I started to wonder why I was not enjoying this book as much as his Grimnoire Chronicles...and I was really questioning the quality of his writing--it's pretty bad. In comparison to his other work, which I think is really exceptional, it's shockingly bad in fact. Come to find out, this was originally a self-published novel and was written years before the Grimnoir Chronicles and all it really succeeds in doing is showing what a few years and a LOT of practice can do for a writer. I don't think I'd have the patience to stick with this series (the dialogue is truly painful) but if he adds to the Grimnoire series I'll be all over it!
This book was a series of hits and misses for me.
The hits? An interesting if familiar premise - monsters secretly living among us and secretive groups battling them. The protagonist is a likable, self-conscious guy with a complicated past. The back story of the bad guy is well-crafted. And the narrator is quite good with his range of voices.
The misses? Whole lotta gunporn - cool for a while, then tedious. An anti g-man subplot that portrays the monster-hunting feds as largely incompetent losers. (Really? The elite gov't paramilitary forces battling the most evil beings on the planet are bumbling bureaucrats?) And like many books, the progression of the main character from simple everyman to uber-hero feels rushed and (at times) overly predictable.
Overall, this book deserves 3.5 stars. I'm still on the fence as to whether I'll continue with the series.
While the story was pretty predictable and filled with stereotypical tropes and deus ex machina style plot contrivances, the characters and writing style were entertaining.
Let's be real here. This is masturbatory writing about a Mary Sue that just keeps on getting more and more unrealistic. That's not to say it isn't fun, or that I won't read more. In fact, I've already bought the second one.
It is urban fantasy, anything seems to go in this genre. if you enjoy gun fights and hard talk, this is definitely the urban fantasy for you. 7/10
I was excited about this book until about half way through, when I couldn't wait until I didn't have to listen to it anymore. Around then, I started to be embarrassed whenever the audio book was playing aloud and I thought anyone else could hear it. It's just so lame.
The book is basically the writer, childishly portraying himself as the strongest, smartest, and most talented person in the world, who's also been selected as the 'chosen one' to take on some task, all the while referring to himself as dumb and ugly as an attempt at humility. He literally has a conversation where he's comparing his intellect with another character over jeopardy. Give it a break.
Being the protagonist, are you supposed to side with him as he unreasonably hates another character because they're dating the girl he likes? Feels like high school.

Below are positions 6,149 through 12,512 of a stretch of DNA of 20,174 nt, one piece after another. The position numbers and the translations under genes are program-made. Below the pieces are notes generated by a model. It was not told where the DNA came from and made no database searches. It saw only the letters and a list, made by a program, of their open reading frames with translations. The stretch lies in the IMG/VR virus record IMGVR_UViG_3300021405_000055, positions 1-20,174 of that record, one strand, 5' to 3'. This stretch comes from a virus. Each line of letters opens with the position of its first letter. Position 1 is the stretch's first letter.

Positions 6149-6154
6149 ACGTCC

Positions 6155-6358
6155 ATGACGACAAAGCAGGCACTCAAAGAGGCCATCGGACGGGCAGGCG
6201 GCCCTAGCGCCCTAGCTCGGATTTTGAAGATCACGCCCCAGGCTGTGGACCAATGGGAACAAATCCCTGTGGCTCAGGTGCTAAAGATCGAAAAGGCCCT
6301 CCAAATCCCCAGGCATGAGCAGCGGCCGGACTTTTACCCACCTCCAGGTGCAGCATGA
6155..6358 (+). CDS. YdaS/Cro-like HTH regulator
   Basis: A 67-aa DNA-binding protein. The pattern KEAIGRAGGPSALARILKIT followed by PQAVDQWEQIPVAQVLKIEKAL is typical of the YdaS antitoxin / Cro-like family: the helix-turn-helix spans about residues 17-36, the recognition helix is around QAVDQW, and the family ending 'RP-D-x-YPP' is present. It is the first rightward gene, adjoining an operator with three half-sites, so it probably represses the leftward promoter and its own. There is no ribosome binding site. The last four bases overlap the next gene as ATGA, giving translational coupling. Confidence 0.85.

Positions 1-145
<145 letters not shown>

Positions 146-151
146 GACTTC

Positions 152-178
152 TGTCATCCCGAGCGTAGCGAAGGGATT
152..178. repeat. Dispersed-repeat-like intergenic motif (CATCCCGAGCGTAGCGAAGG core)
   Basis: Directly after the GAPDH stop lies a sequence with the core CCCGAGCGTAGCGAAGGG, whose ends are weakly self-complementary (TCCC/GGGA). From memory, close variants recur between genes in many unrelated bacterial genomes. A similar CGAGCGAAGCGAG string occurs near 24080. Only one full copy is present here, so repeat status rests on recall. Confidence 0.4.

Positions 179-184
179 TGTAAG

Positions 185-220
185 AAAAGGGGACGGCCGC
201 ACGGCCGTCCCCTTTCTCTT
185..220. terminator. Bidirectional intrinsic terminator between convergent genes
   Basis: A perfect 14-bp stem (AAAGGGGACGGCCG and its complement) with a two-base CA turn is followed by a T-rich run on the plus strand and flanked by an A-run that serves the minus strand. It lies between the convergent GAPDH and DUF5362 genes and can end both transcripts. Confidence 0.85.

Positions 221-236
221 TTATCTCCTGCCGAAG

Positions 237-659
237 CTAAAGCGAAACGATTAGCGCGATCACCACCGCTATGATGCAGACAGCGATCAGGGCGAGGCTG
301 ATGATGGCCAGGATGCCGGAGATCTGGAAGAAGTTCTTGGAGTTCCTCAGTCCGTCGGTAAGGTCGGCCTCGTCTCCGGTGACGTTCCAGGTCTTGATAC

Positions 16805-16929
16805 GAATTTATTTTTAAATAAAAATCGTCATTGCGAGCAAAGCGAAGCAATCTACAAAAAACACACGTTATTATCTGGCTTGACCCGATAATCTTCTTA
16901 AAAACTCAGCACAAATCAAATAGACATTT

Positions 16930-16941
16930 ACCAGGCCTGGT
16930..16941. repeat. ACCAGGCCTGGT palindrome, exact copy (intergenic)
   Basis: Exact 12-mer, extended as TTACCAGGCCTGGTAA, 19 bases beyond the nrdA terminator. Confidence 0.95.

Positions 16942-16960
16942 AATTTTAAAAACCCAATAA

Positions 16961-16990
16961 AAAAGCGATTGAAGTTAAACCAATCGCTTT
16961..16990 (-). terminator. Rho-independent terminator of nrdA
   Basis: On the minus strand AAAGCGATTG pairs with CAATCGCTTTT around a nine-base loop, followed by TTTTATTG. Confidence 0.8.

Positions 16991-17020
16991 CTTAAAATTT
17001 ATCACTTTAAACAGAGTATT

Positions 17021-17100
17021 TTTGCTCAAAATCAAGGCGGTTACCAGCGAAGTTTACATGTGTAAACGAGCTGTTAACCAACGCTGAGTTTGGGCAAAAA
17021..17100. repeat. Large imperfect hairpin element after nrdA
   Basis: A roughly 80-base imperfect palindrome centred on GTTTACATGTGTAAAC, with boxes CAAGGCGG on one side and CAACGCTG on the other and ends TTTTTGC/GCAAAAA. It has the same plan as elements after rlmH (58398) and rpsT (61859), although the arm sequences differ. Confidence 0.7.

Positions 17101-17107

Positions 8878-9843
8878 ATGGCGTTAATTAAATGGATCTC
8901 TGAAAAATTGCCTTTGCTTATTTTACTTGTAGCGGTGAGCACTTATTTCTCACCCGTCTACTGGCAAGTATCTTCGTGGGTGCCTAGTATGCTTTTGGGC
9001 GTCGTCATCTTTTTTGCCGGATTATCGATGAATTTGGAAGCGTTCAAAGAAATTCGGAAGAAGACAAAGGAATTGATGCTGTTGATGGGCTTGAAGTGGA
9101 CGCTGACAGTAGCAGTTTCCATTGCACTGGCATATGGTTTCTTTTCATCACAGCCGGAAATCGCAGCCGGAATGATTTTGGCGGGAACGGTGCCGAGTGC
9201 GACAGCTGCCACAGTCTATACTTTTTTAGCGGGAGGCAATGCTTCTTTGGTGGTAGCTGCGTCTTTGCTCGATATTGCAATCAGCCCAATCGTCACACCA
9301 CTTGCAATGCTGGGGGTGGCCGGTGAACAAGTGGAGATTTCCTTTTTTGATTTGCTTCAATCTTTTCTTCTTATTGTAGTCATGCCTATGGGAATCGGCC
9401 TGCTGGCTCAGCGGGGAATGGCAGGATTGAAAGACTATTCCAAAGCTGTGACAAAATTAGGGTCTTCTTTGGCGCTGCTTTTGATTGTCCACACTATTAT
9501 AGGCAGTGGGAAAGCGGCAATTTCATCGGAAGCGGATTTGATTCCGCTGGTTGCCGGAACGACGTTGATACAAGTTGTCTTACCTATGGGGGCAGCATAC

He goes on to steal said girlfriend and still hates the other character, wanting to kill them even though they never do anything wrong to him.
I loved the idea of professional monster hunters, but I absolutely hated the main character.
I hope that the author's newer books are better, having developed his skills as an author. Feel free to let me know, because I won't waste my time finding out.
I purchased the 2nd book in the series before listening to the first, based solely on Audible ratings. Not sure I would have purchased it if I waited until after listening to the first.
I would recommend it to those that have a great interest and knowledge of weaponry...for me the amount of the story spent on describing, in detail, the weapons made my brain tune out.
While listening to this title I frequently realized it had become background noise and I wasn't really listening. Sometimes I rewound. Sometimes I didn't rewind and I didn't feel like I missed anything. On the plus side, he characters were engaging and I was very interested in their stories and rooted for their survival.
I really enjoyed the "Hard Magic" series so I have the one a try. I guess because I'm not into guns the story slowed down for me when started explaining every little thing about the gun. How he fed Ammo into the gun, the type of gun, the type of ammo, in the gun, how it feels to shoot the gun, etc.. instead of just saying he shoot someone. That's what ruined the book for me. Sort of like "Ready player one" the story slowed down with the over explaining of little details the don't move the story forward.
I absolutely loved Correia's riff on the elves. Like a comic book, there are lots of guns and action, but not much character development, and you pretty much know from the start where you are going to end. I liked the Grimnoir books and expected more from this.
It was just OK. A bit juvenile. Probably better if you are a government conspiracy fearing ultra conservative than just a regular sci-fi/gantasy fan. The narrator also drones a bit.
I am an avid lover of books and stories. Audible has provided a great outlet for me to read when otherwise I couldn't. I love dogs.
Cutting out the political anti-government rants that took up about a third of the book would have freed this captive story and made a decent book.
No, his anti-American rhetoric made both of his books impossible to read.
He is an OK narrator.
There were no characters that stood out sufficient to overcome the books weaknesses. .
The story arc, the writing itself was passable. Then it turned into one long anti government diatribe. Very disappointing, I had expected more.